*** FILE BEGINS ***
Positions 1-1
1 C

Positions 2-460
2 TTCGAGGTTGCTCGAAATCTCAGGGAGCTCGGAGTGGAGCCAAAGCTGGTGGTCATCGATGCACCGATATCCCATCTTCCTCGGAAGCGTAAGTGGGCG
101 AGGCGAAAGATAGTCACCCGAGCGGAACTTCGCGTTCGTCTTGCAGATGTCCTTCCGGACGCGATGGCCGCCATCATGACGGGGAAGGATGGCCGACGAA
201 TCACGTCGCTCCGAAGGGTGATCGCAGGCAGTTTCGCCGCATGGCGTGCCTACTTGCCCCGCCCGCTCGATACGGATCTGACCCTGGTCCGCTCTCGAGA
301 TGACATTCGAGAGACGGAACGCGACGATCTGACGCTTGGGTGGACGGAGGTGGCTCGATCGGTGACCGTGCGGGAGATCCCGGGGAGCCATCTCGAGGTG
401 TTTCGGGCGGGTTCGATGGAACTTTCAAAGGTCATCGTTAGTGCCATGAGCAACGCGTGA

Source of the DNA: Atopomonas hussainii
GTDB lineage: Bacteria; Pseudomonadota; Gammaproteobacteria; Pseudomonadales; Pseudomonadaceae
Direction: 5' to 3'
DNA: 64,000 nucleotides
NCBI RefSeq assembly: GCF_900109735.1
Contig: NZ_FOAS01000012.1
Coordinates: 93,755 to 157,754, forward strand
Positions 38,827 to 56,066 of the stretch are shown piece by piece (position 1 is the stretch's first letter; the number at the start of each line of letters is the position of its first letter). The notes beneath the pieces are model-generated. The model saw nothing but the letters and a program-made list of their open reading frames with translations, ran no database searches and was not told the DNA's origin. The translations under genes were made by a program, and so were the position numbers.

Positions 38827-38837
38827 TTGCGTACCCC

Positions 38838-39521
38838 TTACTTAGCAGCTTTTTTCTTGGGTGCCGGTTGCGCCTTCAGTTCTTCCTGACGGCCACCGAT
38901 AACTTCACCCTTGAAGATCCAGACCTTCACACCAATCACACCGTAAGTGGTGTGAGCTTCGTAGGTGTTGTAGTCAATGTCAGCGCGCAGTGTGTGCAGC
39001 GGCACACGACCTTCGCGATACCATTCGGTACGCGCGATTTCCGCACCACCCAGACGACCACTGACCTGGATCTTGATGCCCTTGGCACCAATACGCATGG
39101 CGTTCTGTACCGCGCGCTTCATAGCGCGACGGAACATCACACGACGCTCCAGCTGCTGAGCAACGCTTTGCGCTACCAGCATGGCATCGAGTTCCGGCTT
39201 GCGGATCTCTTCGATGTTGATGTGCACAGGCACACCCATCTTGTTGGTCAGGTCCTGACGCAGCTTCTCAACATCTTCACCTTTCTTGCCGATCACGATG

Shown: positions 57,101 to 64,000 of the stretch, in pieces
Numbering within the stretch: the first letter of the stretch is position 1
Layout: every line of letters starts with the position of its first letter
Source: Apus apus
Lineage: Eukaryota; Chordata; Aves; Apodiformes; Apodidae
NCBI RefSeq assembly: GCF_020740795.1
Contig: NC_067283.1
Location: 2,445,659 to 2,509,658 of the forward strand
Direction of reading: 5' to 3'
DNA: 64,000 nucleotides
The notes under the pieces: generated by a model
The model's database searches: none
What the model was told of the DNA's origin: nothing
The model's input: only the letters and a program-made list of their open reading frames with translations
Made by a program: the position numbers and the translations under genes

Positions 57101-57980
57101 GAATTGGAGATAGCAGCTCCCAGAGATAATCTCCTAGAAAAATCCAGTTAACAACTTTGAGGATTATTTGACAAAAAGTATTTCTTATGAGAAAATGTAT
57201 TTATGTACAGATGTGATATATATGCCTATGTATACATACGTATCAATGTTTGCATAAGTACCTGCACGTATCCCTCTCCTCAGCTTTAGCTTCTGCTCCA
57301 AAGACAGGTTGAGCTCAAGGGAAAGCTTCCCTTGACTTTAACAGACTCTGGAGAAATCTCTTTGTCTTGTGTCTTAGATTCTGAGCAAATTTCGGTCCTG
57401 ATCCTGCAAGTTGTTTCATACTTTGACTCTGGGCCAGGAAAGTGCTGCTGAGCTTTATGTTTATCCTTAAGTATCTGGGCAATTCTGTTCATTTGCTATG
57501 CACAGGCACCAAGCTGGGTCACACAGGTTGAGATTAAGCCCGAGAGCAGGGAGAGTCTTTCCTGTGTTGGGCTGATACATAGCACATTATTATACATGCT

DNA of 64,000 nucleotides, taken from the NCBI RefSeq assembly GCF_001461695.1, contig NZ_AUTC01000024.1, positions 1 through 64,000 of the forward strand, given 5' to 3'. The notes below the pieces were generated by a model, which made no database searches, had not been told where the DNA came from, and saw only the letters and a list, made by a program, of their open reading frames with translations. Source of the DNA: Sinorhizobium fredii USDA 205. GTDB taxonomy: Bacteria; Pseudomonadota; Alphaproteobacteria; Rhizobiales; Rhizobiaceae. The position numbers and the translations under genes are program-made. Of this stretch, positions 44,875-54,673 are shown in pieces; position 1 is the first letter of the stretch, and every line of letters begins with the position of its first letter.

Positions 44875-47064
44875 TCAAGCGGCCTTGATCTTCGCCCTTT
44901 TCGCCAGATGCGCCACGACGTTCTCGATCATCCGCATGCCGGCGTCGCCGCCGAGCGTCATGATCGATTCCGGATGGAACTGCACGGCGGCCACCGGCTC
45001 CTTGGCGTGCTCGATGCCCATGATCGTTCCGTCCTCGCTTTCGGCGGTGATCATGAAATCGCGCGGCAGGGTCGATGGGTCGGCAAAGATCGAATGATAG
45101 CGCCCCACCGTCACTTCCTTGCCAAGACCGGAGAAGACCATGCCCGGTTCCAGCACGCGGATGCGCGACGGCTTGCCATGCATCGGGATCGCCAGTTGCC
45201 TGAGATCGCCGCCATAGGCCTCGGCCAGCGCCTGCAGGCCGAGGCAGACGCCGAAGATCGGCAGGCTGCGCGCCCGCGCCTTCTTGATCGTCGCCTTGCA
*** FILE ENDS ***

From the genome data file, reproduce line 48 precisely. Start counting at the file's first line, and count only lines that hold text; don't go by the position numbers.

44875 TCAAGCGGCCTTGATCTTCGCCCTTT